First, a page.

Monday, November 30, 2015

Thoughts on Psalm 119:5

5 Oh, that my ways were directed
To keep Your statutes!

Desire. Longing. Yearning. Passion.
There is a fire in that statement that is infinitely deeper than a casual prayer.

I find a similar statement in Genesis. When Jacob wanted to leave his uncle Laban, but Laban asked him to continue working for him, and said, “What do you want me to pay you?” Jacob said, “I’ll just take the spotted and speckled sheep and goats. You can have all of the pure white ones.”

If they had a car dealership together, it’s like Jacob had said, “I’ll take all the old rusty beat up junker trade-ins. You keep all the brand new cars.” Quite the deal for Laban.

And Laban said, “Oh, that it were according to your word!Gen 30:34

As if to say, “Are you kidding? This sounds too good to be true!” Fueled by greed, it was a declaration of intense longing. It was his heart’s desire. And is there not a godly force that is more powerful than greed? A holy covetousness, so to speak, toward the Word of God that would cause the psalmist, contrasted to Laban, to cry out, “Oh! That my ways were directed...”

Mary said the same as Laban when the angel said that she would be the mother of the Christ: “Let it be to me according to your word.” (Luke 1:38) That really is one of the best prayers we can ever pray. The promises that God makes us in His word are far better than what we could ever conjure up for ourselves.

It’s not as if Mary was sitting there one day thinking, “It sure would be nice if God used me in some spectacular way. Let’s see - God did say a Messiah would come one day. Maybe I could give birth to Him! Without ever having known a man! Lord, could I have that please?”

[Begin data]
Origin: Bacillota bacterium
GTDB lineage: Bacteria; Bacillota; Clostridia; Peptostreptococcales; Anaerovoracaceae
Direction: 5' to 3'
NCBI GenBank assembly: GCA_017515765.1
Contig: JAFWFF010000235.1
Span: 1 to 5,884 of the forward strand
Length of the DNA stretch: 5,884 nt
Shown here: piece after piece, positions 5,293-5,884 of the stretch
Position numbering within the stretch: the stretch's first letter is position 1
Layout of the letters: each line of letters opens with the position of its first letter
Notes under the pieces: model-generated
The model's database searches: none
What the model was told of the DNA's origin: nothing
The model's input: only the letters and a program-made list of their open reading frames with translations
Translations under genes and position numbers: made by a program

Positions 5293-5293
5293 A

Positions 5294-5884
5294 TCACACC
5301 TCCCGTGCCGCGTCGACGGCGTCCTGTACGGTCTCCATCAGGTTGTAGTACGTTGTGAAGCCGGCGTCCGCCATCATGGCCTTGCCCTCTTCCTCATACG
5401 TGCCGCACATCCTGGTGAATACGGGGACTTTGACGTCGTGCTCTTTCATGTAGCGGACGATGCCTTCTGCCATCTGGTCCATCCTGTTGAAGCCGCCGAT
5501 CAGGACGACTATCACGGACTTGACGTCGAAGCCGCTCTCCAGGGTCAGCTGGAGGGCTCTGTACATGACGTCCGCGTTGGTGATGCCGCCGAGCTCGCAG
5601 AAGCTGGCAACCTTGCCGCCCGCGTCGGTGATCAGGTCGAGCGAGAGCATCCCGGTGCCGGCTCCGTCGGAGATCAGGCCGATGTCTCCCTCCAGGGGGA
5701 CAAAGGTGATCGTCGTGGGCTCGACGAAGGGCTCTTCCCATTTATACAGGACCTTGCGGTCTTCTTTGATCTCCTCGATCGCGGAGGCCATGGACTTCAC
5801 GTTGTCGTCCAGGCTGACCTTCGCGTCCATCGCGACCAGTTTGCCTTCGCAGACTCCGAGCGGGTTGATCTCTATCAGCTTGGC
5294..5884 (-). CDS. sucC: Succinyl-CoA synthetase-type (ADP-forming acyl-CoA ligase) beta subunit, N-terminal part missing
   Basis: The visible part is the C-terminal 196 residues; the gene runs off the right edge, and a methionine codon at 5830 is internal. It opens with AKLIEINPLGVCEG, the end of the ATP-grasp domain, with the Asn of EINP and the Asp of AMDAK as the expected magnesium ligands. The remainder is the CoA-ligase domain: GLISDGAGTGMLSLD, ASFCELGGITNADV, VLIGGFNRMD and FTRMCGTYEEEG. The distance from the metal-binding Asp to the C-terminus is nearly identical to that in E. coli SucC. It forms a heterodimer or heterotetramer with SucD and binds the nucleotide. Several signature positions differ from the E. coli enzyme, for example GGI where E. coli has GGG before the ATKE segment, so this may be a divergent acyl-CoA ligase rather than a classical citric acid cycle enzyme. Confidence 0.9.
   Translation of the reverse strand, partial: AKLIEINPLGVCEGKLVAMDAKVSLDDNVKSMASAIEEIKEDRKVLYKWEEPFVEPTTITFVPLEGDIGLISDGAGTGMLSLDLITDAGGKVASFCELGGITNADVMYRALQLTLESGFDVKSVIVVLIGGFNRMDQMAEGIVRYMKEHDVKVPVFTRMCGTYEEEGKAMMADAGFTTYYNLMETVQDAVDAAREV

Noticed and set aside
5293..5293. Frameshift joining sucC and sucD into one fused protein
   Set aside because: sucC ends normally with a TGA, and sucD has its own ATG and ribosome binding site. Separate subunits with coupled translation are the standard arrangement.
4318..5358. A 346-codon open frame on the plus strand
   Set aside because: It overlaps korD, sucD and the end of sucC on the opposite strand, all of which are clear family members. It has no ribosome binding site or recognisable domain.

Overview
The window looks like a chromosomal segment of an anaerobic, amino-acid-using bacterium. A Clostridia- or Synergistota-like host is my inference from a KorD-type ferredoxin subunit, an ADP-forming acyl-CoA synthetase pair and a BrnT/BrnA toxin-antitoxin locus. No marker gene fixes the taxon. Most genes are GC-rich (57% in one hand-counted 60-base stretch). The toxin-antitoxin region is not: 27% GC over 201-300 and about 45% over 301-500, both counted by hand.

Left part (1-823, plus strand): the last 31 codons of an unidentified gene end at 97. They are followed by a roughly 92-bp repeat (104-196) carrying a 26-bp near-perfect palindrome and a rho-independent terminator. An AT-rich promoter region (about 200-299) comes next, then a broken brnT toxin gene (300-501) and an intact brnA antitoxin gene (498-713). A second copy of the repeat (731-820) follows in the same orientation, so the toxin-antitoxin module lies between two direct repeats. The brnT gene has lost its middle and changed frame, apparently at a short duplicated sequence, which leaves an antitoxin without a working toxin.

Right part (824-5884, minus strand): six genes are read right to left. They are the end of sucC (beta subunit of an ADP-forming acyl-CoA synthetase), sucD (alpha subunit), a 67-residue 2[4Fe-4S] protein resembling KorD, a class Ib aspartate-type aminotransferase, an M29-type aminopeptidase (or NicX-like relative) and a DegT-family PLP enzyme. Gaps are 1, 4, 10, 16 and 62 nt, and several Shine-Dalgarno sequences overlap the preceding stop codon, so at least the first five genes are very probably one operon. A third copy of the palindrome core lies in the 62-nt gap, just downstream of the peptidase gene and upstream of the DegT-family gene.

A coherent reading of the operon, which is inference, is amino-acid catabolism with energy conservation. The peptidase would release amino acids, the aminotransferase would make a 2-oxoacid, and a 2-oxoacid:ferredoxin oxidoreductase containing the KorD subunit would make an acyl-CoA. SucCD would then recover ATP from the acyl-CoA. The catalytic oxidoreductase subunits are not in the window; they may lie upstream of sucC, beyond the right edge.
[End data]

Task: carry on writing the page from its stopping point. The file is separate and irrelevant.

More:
That would have been ridiculous. She could have never conceived such an idea. But in fact, she was presented with the word of God - a plan for her life that was from the heart of the Father (Jer 29:11), drawn up in the blueprints of creation before the world even existed (Eph 2:10).

So as we read the word of God, and that moment comes when the words come alive; they jump off the page and into our heart. We hear it and keep it. Something inside of us says, “really?! this sounds too good to be true! This is so amazing! It sounds impossible! I could have never dreamed this up!”

That is the moment we enter into blessing.

And this is the proper response: “Let it be to me according to Your word.”

Scripture taken from the New King James Version®. Copyright © 1982 by Thomas Nelson. Used by permission. All rights reserved.

Thursday, November 26, 2015

Thoughts on Psalm 119:4

4 You have commanded us
To keep Your precepts diligently.

On the surface this verse seems redundant. Almost as if to say, “You have commanded us to do your commandments.” Or, “You said to do what you say.” Or worse yet, “You made a rule that we should keep your rules.” Why waste space stating the obvious? Why sing a song about that? Why does the psalmist after a glowing introduction to blessing suddenly seem to turn into a killjoy?

Because he had a revelation that God’s commands are his empowerments.

God’s power is in His Word. We see this throughout the entire Bible. The first recorded words that God ever spoke were: Then God said, “Let there be light”; and there was light. Gen 1:3